Otto Neals Retrospective Project: Opening Reception & Gallery Talk

Otto Neals Retrospective Project

Exhibition Dates: June 18, 2015- September 30, 2015

The Charles Evans Inniss Memorial Library
Medgar Evers College, CUNY
1650 Bedford Avenue
Brooklyn, NY 11225

View complete listing of NYC exhibits and openings for this project in the press release.

Opening Reception
The Otto Neals Retrospective Project
Thursday, June 18, 2015
Time: 6:30 p.m. – 8:30 p.m.

Free and Open to the Public.
RSVP Not required but encouraged. Limited space.
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Welcome Center
The Charles Evans Inniss Memorial Library
Medgar Evers College, CUNY
1650 Bedford Avenue
Brooklyn, NY 11225

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Gallery Talk – July 9, 2015, 6:30-8:30 pm
The Charles Evans Inniss Memorial Library
Medgar Evers College, CUNY
1650 Bedford Avenue
Brooklyn, NY 11225

“Otto Neals: An Artistic Legacy” 2015

MBGreen Arts Curating in partnership with The Center for Black Literature and the Charles Evans Inniss Memorial Library at Medgar Evers College, CUNY, presents an exhibition of the work of painter, sculptor, and printmaker Otto Neals, June 18 – Sept. 30, 2015.

Opening: Thursday, June 18, 2015 at 6:30 p.m.

Gallery Talk: July 9, 2015, 6:30 p.m.– 8:30 p.m.
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Charles Evans Inniss Memorial Library at Medgar Evers College
1650 Bedford Ave.
Brooklyn, NY 11225

New York City will celebrate the creative works of artistic giant Otto Neals with a retrospective exhibition—taking place simultaneously at six distinguished galleries. Collectively, these institutions will house more than five decades of works in five mediums created by the master

Artist and curated by Dr. Myrah Brown Green.

For more information, visit

Images shown above:
“And Still I Rise”, “Beauty”, “Ancestral Mask”

See price list of exhibited work:
Otto Neals_ONR-2015-MEDGAR_EVERS-2_pricelist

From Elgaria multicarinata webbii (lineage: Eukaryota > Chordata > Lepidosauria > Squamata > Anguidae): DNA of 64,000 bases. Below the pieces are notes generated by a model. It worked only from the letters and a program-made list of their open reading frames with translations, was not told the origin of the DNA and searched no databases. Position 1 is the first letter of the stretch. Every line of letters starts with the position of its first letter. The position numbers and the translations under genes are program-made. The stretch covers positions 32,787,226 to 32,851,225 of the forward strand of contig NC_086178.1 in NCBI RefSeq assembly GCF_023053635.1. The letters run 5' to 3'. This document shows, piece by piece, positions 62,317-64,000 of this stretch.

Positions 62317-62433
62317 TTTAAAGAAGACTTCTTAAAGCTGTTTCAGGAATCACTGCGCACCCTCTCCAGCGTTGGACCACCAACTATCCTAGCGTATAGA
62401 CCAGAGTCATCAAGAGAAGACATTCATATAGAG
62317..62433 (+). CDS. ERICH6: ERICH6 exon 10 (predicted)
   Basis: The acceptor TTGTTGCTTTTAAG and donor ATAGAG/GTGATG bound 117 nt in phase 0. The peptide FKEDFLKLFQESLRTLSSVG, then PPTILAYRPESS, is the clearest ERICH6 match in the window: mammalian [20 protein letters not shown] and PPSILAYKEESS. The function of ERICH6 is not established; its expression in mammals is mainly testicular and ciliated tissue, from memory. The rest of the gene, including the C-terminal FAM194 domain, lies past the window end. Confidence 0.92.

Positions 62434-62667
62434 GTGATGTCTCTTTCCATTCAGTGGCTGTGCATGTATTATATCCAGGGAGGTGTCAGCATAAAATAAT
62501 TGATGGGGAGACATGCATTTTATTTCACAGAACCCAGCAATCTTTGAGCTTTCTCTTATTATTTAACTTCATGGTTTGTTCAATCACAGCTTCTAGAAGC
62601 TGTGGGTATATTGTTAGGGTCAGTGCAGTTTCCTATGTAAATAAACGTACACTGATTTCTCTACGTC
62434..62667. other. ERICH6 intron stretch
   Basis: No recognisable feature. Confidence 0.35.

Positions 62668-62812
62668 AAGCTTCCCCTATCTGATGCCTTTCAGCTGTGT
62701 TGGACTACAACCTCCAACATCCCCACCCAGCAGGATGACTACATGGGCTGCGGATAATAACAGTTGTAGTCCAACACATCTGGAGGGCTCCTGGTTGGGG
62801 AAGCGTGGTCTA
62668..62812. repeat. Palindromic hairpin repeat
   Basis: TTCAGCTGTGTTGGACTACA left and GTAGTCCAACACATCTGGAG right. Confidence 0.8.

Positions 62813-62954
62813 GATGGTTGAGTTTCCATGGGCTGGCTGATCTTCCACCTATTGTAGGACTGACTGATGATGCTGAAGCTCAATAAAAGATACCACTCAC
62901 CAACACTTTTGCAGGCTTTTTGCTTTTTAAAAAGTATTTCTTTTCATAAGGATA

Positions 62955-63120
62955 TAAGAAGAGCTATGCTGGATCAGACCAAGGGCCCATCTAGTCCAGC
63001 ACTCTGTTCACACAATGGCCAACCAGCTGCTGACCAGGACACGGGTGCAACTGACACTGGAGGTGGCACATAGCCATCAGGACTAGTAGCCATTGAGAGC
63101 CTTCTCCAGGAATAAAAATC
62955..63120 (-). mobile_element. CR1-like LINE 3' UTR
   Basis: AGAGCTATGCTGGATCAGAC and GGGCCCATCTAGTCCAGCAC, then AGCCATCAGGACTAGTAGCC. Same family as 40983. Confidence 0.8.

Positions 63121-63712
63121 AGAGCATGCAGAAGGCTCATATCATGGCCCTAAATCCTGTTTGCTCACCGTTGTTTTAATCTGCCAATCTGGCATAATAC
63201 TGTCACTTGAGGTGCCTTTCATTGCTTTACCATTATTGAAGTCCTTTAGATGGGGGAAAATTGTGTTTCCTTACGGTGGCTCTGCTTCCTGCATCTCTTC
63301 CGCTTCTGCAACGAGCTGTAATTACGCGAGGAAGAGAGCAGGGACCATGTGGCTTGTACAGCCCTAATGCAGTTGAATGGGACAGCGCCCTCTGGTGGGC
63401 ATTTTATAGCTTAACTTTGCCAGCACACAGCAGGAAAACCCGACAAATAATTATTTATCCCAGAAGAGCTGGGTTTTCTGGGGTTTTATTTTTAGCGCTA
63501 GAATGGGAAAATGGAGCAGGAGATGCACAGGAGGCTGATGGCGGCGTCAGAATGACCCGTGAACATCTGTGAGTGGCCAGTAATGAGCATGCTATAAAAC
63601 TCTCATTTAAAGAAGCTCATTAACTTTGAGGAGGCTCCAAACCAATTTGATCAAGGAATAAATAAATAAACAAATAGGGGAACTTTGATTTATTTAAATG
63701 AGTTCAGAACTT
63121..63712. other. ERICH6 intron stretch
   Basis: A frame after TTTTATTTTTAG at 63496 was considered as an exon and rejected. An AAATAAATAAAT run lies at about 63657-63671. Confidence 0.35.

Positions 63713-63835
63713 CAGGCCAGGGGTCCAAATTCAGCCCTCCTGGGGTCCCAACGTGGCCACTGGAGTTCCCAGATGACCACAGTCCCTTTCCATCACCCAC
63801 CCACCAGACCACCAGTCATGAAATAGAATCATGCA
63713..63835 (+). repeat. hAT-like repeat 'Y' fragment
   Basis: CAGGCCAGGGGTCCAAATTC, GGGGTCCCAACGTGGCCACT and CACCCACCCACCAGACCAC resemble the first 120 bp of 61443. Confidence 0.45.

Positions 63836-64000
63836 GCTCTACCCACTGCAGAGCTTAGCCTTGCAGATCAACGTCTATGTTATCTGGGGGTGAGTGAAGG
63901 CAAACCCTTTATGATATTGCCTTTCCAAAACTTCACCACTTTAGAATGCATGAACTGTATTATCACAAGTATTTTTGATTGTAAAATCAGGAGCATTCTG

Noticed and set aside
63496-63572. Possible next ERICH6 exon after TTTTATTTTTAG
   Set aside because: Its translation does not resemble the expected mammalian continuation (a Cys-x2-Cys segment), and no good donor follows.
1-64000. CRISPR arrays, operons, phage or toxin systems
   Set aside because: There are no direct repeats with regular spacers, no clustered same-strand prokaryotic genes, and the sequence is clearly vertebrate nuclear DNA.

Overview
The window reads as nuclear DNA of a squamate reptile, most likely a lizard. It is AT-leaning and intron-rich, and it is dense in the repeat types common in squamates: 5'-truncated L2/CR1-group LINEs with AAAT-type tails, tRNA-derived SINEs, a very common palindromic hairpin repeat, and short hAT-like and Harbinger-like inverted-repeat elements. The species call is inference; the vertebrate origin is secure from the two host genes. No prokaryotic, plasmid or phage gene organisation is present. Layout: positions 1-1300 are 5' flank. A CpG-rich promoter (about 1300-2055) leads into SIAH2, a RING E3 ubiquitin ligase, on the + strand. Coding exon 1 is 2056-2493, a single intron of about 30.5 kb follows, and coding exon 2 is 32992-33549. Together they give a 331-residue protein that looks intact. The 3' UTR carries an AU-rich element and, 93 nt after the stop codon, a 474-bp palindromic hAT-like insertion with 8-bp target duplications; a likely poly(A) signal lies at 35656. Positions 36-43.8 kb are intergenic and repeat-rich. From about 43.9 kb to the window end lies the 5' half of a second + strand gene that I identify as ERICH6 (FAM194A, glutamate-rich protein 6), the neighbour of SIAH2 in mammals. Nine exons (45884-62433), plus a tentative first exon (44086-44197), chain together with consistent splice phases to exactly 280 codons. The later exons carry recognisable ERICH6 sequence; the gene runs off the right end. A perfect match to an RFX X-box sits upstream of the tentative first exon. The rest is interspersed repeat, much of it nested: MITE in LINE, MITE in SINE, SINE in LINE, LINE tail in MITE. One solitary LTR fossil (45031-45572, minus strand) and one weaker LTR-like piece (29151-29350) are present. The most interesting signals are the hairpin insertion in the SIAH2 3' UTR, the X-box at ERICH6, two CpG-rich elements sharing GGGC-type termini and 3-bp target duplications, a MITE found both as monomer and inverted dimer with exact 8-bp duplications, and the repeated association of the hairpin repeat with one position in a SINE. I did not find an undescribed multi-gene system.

To purchase any of the works displayed please contact Myrah Brown Green at

July 9th-Gallery Talk, 6:30-8:30 pm

About Otto Neals

Born in 1930 in South Carolina, Otto Neals is a world-renowned, highly gifted painter, sculptor, and printmaker. When he was a child, his family moved to New York, where he still lives and works. A Brooklynite, Neals first studied commercial art at George Westinghouse Vocational High School. He also studied briefly at the Brooklyn Museum Art School and at other institutions in the borough. In 1951, he took a job with the post office’s art department. Neals eventually became the head illustrator at the Brooklyn General Post Office, creating illustrations and overseeing projects in Brooklyn, Staten Island, and Long Island City. Over decades, Neals has emerged as one of the most respected visual artists in our lifetime. As a participant in the Black Arts Movement, he cofounded the historic Weusi Artist Collective and Nyumba Ya Sanaa Gallery in Harlem. In 1958, he took a lead role in assisting with establishing the Fulton Art Fair in Brooklyn. Neals has worked and exhibited with iconic masters, including Romare Bearden, Jacob Lawrence, Elizabeth Catlett, and Tom Feelings. Neals’ work has been exhibited in distinguished institutions in the United States and abroad, including the Library of Congress, the Smithsonian Institution, the Columbia Museum of Art, the Huntsville Museum of Art, and The Ghana National Museum.

His work is in the collections of Congressman John Lewis, legendary jazz musician Randy Weston, Harry Belafonte, and Oprah Winfrey. The media has recognized Neals’ profound talent: he has been profiled in numerous outlets including The New York Times, Ebony magazine, Black Enterprise. Neals has received many awards and in 1995, Brooklyn’s Prospect Park Alliance commissioned him to create a bronze sculpture based on the works of award-winning children’s book author Ezra Jack Keats. The work, “Peter and Willie,” is located in the “Imagination Playground” in Prospect Park. Mr. Neals was presented with the New York City Arts Commission’s Award for Excellence in Design for this work. Other commissions include 10 Bronze plaques for the “Harlem Walk of Fame,” a bronze sculpture for the Brooklyn Children’s Center, a 20-foot mural for Kings County Hospital, and most recently a bronze portrait of the late Manhattan Borough President Percy Sutton for City College of the City University of New York.

About his art, Neals says, “My talent as an artist comes directly from my ancestors. I am merely a receiver, an instrument for receiving some of the energies that permeate our entire universe, and I give thanks for having been chosen to absorb those artistic forces.”

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